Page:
Send us tips/photos/videos

[gtranslate]
Search

Retired military officer takes command as city administrator

Add Your Heading Text Here

Lorem ipsum dolor sit amet, consectetur adipiscing elit. Ut elit tellus, luctus nec ullamcorper mattis, pulvinar dapibus leo.

Posted on: May 14, 2014

BY SUSIE CURRIE — Hyattsville’s new city administrator is a decorated Army veteran who believes her experience running military bases will have direct applications to running the city.

Col. (Ret.) Tracey Nicholson started her new job on May 14, becoming the city’s third full-time  administrator since January 2011. She replaces Jerry Schiro, who started the job almost exactly a year before she did – May 15, 2013 – but left in December, in the middle of his contract.

At its April 21 meeting, the Hyattsville City Council approved Nicholson’s $130,000 annual contract unanimously and with no discussion. Community and Economic Development Director Jim Chandler, who had been filling the role temporarily, will serve as assistant city administrator.

Mayor Marc Tartaro said in an interview that he was “excited to have such a highly qualified candidate.”

“Tracey has a strong background  – a little unusual, maybe, but I think she has all the tools and skills to bring a new level of performance and professionalism to the city staff,” he said.  “Her demonstrated leadership skills bode well for the city, staff and residents.”

During nearly 30 years in the Army, the Willingboro, N.J., native held a variety of leadership positions on bases from Brooklyn to Baghdad. Her favorite, though, was installation commander, a position that she describes as “uniquely similar” to city administrator.

A military base is “really like a city within a city,” said Nicholson, with its own housing, shopping, health care facilities, recreation centers, police force and public works department.

She managed the Army garrison at Selfridge Air National Guard Base in Michigan, one of the largest multi-service military communities in the U.S. In 2005, she became the first female installation commander of Fort Hamilton Army Base in Brooklyn, N.Y. There, she was responsible for infrastructure and property valued at over $250 million while supporting more than 29,000 soldiers, family members, veterans and retirees.

“I loved installation management – it was by far the thing I enjoyed the most. There’s a sense of satisfaction and pride when you see a community come together.”

A civilian job will be something of a career change for Nicholson. According to the posted job description, the city administrator “provides leadership for the management and execution of policies and objectives set by the City Council,” and supervises all seven department directors. Ultimately, the only city employee not in her chain of command is the city attorney.

“I’ll be walking into something new – very familiar, but new,” said Nicholson in an interview in early May. But she is used to that. In the Army, she said, “we change jobs often, and every job is different. So we have to get up to speed quickly.”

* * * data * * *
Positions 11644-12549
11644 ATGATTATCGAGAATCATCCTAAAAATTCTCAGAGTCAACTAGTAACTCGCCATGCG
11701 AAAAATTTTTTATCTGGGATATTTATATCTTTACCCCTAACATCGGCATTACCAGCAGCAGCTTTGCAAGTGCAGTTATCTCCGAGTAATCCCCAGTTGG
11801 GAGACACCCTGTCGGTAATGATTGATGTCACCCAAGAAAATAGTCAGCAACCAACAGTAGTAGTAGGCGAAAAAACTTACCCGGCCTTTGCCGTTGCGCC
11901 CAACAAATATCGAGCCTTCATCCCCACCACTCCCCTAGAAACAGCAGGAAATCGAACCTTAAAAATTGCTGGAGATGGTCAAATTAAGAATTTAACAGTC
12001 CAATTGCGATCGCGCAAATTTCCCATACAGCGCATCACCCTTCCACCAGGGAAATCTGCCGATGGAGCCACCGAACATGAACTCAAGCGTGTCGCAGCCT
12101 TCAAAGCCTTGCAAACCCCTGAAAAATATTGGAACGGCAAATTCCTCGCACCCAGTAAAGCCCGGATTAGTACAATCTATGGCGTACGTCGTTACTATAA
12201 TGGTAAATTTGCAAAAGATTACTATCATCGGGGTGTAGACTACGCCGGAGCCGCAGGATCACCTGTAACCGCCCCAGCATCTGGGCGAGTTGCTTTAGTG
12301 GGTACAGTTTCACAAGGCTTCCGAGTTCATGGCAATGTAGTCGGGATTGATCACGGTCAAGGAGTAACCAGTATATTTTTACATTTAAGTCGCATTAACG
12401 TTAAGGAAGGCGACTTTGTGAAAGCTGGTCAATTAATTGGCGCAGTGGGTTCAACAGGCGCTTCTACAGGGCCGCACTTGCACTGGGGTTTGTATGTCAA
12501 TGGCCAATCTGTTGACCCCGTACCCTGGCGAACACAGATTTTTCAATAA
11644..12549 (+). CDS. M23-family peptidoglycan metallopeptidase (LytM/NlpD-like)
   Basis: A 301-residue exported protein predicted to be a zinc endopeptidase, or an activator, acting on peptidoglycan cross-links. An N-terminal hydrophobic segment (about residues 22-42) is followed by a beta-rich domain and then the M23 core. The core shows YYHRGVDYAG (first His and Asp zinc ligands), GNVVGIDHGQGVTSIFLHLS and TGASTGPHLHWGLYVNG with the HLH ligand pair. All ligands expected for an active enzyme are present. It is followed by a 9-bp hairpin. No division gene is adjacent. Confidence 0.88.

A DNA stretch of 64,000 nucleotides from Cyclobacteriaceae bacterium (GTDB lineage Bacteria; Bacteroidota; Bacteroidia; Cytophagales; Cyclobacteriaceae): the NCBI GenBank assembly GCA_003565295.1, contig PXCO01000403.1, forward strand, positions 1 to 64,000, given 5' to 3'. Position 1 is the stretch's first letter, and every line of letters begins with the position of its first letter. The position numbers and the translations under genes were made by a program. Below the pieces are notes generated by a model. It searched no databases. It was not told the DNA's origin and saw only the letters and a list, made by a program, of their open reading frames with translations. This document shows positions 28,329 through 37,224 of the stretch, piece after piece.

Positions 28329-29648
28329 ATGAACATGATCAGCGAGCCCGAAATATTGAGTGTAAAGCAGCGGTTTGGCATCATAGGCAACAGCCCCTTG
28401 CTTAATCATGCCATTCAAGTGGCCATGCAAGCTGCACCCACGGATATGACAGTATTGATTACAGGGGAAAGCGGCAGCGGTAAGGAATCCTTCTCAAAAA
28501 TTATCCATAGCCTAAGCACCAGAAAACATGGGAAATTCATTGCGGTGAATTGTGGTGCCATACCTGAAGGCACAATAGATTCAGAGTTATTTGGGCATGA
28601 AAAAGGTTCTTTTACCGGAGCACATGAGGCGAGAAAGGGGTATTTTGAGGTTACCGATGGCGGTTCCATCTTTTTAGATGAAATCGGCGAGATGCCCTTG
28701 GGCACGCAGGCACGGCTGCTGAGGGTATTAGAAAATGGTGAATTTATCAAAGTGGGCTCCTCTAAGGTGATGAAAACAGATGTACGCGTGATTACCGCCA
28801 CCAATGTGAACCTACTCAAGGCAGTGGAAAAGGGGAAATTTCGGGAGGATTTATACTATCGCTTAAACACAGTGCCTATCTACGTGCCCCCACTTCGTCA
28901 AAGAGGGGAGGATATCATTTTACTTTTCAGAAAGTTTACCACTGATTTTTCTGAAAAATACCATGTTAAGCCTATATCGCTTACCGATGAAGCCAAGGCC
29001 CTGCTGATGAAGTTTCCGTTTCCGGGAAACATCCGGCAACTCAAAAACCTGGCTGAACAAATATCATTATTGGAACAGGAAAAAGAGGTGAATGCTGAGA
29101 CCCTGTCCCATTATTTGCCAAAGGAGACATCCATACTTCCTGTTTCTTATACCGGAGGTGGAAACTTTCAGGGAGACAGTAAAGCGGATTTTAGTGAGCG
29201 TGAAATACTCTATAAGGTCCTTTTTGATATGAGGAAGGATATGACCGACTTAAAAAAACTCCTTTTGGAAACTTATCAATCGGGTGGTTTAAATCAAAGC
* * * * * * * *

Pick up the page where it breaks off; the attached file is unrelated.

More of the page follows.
Her military career began in 1982 at Rutgers University, where she joined the ROTC and earned a bachelor’s degree in journalism. Later came master’s degrees in Strategic Studies (from the U.S. Army War College) and in Administration (from Central Michigan University).

Her long military career, during which she earned a Legion of Merit, Bronze Star Medal and other military honors, landed her in the Washington, D.C. area four times. Her last job, in fact, was at the Pentagon, where she worked for two years before retiring in August 2012.

And each time she was here, she would spend time in Hyattsville with a friend from childhood, Joy Jeffries. Jeffries has lived across the street from the municipal building since 1997.

The economic and community expansion the city has seen in recent years were all the more dramatic to someone who sometimes spent years between visits.

“I was away from Hyattsville from 2003 to 2009,” said Nicholson. “When I came back, I couldn’t believe how much things had changed – especially in the Arts District. The city really has a small-town feel in an urban setting.”

It impressed her enough, she recalled, to want to live here.

“Whenever I visited, I thought, ‘If I come back to the area [after retirement], I want to look for a home here,’” she said.

For now, though, home will be one of the new apartments on Toledo Terrace while she settles into her new life in Hyattsville and her new role on Gallatin Street.

“I’m grateful to the mayor and council for selecting me, and I look forward to working for them and with them,” she said. “I think [the city] can only get stronger, and I’ll do everything in my power to make that happen.”

Share:

Facebook
Threads
Twitter

The Streetcar Suburbs Spotlight

Local news and events straight to your inbox

Free! Cancel anytime.

Have a tip?

Send us tips/photos/videos

Related Posts

Hyattsville’s FY 2025 budget in progress

By CLAIRE PANAK TOMBES Hyattsville’s fiscal year 2025 budget proposes $27.5 million in revenue and $32.3 million in expenditures and transfers, a $4.9 million excess...

City council cited in violation of Open Meetings Act

In April, a state compliance board found that the Hyattsville City Council violated the Maryland Open Meetings Act during three recent meetings “by using the...

Letter to the Editor: Response to Virtual Council Meetings

In response to the March [Life & Times] editorial “It’s time to bring back in-person council meetings,” I’d like to provide some additional clarity surrounding...